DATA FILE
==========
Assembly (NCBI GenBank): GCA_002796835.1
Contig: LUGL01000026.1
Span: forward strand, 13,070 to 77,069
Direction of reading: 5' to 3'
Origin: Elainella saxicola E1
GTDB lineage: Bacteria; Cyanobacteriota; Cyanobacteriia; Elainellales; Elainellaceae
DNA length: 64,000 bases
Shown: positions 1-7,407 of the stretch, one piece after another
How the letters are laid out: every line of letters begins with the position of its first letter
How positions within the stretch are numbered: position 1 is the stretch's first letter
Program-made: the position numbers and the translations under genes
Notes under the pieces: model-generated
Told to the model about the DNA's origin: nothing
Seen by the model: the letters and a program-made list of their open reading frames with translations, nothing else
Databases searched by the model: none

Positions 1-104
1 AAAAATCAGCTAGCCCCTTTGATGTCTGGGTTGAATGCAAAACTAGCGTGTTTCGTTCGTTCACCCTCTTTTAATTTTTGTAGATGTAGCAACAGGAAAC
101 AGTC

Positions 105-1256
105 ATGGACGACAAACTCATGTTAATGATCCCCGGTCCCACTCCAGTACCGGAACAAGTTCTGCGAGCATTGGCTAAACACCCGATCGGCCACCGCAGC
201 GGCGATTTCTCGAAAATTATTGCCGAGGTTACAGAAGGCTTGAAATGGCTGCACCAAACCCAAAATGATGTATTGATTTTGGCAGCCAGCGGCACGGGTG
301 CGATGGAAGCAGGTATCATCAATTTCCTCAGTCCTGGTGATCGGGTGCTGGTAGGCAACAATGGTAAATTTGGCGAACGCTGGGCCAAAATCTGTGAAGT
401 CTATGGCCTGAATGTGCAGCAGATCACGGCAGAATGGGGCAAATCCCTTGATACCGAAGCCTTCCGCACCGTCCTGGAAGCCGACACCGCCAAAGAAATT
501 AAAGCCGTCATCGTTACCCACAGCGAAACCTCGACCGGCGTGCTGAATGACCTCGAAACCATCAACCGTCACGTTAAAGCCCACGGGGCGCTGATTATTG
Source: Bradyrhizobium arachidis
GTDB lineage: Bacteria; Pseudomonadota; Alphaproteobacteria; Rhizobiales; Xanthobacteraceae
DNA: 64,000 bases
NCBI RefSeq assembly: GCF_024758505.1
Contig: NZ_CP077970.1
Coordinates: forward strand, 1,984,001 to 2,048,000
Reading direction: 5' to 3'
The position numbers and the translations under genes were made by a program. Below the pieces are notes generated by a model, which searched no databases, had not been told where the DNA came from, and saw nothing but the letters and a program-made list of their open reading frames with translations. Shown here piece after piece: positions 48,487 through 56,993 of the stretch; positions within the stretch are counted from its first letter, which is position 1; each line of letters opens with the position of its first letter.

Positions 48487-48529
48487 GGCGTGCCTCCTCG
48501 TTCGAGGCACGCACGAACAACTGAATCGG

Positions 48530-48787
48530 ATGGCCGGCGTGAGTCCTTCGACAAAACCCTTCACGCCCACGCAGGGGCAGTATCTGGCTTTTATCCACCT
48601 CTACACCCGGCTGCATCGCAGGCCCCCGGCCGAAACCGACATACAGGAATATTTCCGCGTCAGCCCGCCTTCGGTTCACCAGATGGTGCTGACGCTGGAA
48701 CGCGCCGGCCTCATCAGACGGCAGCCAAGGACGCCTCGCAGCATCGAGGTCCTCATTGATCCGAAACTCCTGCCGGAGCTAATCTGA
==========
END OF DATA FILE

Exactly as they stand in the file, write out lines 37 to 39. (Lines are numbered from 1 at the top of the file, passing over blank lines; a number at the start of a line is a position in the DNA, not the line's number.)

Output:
48530 ATGGCCGGCGTGAGTCCTTCGACAAAACCCTTCACGCCCACGCAGGGGCAGTATCTGGCTTTTATCCACCT
48601 CTACACCCGGCTGCATCGCAGGCCCCCGGCCGAAACCGACATACAGGAATATTTCCGCGTCAGCCCGCCTTCGGTTCACCAGATGGTGCTGACGCTGGAA
48701 CGCGCCGGCCTCATCAGACGGCAGCCAAGGACGCCTCGCAGCATCGAGGTCCTCATTGATCCGAAACTCCTGCCGGAGCTAATCTGA